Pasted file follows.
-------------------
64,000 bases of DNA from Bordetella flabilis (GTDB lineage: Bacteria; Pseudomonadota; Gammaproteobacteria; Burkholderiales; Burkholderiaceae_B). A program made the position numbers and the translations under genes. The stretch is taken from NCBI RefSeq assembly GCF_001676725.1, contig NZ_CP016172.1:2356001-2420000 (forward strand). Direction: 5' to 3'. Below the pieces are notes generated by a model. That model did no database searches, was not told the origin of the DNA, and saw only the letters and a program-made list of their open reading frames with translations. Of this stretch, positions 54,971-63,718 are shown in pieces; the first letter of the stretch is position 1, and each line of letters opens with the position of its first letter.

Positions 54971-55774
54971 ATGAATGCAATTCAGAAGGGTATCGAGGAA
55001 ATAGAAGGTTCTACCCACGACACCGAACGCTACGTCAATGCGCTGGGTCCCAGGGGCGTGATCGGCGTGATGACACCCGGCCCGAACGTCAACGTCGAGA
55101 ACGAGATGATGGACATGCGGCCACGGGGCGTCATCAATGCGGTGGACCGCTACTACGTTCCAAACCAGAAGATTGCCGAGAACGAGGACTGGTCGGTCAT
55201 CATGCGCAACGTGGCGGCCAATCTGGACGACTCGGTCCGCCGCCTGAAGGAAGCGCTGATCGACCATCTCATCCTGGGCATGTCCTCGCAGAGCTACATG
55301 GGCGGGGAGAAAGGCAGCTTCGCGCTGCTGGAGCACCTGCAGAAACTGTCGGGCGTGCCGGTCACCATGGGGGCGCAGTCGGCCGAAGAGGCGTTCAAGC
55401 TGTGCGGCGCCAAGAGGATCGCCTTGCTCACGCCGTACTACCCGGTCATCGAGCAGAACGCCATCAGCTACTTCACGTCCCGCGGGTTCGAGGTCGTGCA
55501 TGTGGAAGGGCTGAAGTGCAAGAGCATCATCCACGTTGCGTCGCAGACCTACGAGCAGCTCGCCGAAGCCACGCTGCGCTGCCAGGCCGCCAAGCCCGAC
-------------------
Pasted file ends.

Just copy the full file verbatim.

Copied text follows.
64,000 bases of DNA from Bordetella flabilis (GTDB lineage: Bacteria; Pseudomonadota; Gammaproteobacteria; Burkholderiales; Burkholderiaceae_B). A program made the position numbers and the translations under genes. The stretch is taken from NCBI RefSeq assembly GCF_001676725.1, contig NZ_CP016172.1:2356001-2420000 (forward strand). Direction: 5' to 3'. Below the pieces are notes generated by a model. That model did no database searches, was not told the origin of the DNA, and saw only the letters and a program-made list of their open reading frames with translations. Of this stretch, positions 54,971-63,718 are shown in pieces; the first letter of the stretch is position 1, and each line of letters opens with the position of its first letter.

Positions 54971-55774
54971 ATGAATGCAATTCAGAAGGGTATCGAGGAA
55001 ATAGAAGGTTCTACCCACGACACCGAACGCTACGTCAATGCGCTGGGTCCCAGGGGCGTGATCGGCGTGATGACACCCGGCCCGAACGTCAACGTCGAGA
55101 ACGAGATGATGGACATGCGGCCACGGGGCGTCATCAATGCGGTGGACCGCTACTACGTTCCAAACCAGAAGATTGCCGAGAACGAGGACTGGTCGGTCAT
55201 CATGCGCAACGTGGCGGCCAATCTGGACGACTCGGTCCGCCGCCTGAAGGAAGCGCTGATCGACCATCTCATCCTGGGCATGTCCTCGCAGAGCTACATG
55301 GGCGGGGAGAAAGGCAGCTTCGCGCTGCTGGAGCACCTGCAGAAACTGTCGGGCGTGCCGGTCACCATGGGGGCGCAGTCGGCCGAAGAGGCGTTCAAGC
55401 TGTGCGGCGCCAAGAGGATCGCCTTGCTCACGCCGTACTACCCGGTCATCGAGCAGAACGCCATCAGCTACTTCACGTCCCGCGGGTTCGAGGTCGTGCA
55501 TGTGGAAGGGCTGAAGTGCAAGAGCATCATCCACGTTGCGTCGCAGACCTACGAGCAGCTCGCCGAAGCCACGCTGCGCTGCCAGGCCGCCAAGCCCGAC